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New sculpture celebrates the legacy of Alan Turing

A new work by Sir Antony Gormley has been officially unveiled at King’s College Cambridge. The sculpture, titled 'True, for Alan Turing', stands 3.7 meters tall and sits at the heart of the College, between Gibbs Building and Webb’s Court.
Antony Gormley, 'True, for Alan Turing', 2024, King’s College Cambridge. Photograph by Jo Underhill © the artist

A new work by Sir Antony Gormley has been officially unveiled at King’s. The sculpture, titled True, for Alan Turing, stands 3.7 meters tall and sits at the heart of the College, between Gibbs Building and Webb’s Court. It is made from 140 mm thick rolled Corten steel, a material frequently used by the artist, including for his most well-known work The Angel of the North.

Speaking at King’s, Antony Gormley observed:

Alan Turing unlocked the door between the industrial and the information ages. I wanted to make the best sculpture I could to honour a man who was pivotal in changing the course of all our lives. It is not about the memorialisation of a death, but about a celebration of the opportunities that a life allowed.

I want this work to be something that the life of the College lives with and that will be a continual source of questioning, of projection, a marker of an elusive relationship to a person and our evolving time.

Alan Turing’s work on mathematics, computing, cryptography and biology continue to impact on the world today. His codebreaking work at Bletchley Park was virtually unknown at the time of his death in 1954 but is now celebrated through blockbuster films and books. His prosecution for homosexuality at a time when it was subject to criminal charges and vicious prejudice means that Turing has become an important icon in the history of gay emancipation and the long, ongoing difficult history of the public acceptance of homosexuality in Britain.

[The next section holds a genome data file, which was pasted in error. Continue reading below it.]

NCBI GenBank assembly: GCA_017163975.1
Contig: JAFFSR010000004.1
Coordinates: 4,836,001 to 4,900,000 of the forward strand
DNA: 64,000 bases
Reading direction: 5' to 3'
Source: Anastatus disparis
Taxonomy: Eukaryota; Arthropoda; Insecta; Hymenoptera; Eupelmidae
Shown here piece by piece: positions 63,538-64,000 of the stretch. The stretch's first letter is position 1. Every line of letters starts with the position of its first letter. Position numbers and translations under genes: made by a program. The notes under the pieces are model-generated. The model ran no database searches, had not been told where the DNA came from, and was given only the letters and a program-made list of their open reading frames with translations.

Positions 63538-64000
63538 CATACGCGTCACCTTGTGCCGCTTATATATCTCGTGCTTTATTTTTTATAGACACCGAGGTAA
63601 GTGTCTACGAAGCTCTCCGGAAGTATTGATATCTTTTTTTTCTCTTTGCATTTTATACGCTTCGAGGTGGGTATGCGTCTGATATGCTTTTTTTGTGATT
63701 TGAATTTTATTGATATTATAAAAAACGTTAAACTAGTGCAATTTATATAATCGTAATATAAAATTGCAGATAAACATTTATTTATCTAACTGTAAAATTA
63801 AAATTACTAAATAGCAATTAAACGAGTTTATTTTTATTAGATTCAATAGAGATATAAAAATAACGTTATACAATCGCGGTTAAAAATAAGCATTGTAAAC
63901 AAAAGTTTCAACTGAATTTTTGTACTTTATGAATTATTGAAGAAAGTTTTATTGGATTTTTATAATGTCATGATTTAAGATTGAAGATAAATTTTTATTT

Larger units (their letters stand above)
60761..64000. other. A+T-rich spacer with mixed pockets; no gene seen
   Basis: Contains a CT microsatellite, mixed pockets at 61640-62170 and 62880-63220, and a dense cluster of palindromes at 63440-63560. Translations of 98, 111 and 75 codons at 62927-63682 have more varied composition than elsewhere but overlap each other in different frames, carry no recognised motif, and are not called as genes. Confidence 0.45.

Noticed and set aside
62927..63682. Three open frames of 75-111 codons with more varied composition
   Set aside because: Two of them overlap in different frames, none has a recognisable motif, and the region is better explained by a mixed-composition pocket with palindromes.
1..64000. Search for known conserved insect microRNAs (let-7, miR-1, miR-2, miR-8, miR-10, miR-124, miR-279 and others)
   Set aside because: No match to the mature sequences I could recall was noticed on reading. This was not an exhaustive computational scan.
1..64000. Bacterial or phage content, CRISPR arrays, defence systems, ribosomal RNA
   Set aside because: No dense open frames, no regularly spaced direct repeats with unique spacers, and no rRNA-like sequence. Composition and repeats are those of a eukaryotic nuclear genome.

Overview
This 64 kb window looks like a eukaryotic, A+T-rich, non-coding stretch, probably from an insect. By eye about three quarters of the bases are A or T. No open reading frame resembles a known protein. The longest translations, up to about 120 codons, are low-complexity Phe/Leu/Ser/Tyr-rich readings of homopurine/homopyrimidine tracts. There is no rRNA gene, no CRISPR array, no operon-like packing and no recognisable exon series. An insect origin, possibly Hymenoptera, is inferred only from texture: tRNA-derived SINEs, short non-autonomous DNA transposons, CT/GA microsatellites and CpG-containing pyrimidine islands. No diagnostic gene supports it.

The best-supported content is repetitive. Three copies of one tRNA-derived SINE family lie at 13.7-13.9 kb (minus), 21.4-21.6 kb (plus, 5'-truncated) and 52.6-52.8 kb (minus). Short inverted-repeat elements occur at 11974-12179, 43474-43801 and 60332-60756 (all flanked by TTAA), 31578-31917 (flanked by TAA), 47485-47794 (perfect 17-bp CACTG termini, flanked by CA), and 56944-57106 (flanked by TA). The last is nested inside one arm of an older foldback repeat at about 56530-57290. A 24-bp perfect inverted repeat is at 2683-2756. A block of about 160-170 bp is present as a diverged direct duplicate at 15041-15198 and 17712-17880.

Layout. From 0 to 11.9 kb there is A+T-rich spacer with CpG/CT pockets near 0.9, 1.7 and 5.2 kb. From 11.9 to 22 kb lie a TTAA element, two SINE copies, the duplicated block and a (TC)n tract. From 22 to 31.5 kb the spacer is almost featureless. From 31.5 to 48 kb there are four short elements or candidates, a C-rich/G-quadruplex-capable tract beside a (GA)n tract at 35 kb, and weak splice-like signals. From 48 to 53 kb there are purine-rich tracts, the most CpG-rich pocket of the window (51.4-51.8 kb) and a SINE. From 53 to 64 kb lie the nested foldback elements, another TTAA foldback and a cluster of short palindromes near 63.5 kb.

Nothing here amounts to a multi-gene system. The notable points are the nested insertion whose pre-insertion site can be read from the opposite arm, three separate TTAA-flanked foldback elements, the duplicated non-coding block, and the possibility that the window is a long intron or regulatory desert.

Dr Gillian Tett, Provost of King’s, commented:

Antony Gormley’s sculpture is designed to reflect both Turing’s brilliance and his vulnerability, but at the same time the sculpture also embodies the transformation of the industrial into the information age. Alan Turing played a crucial part in this transformation, one that continues to reshape our world today.

The sculpture can be seen from a variety of viewpoints and sits at the junction of routes through the College travelled daily by staff, students, members of the College and University and Cambridge residents. The College will also make the sculpture accessible to visitors and school groups through pre-arranged bookings and on designated occasions such as Open Cambridge days.

Read more about Alan Turing and this extraordinary artwork here


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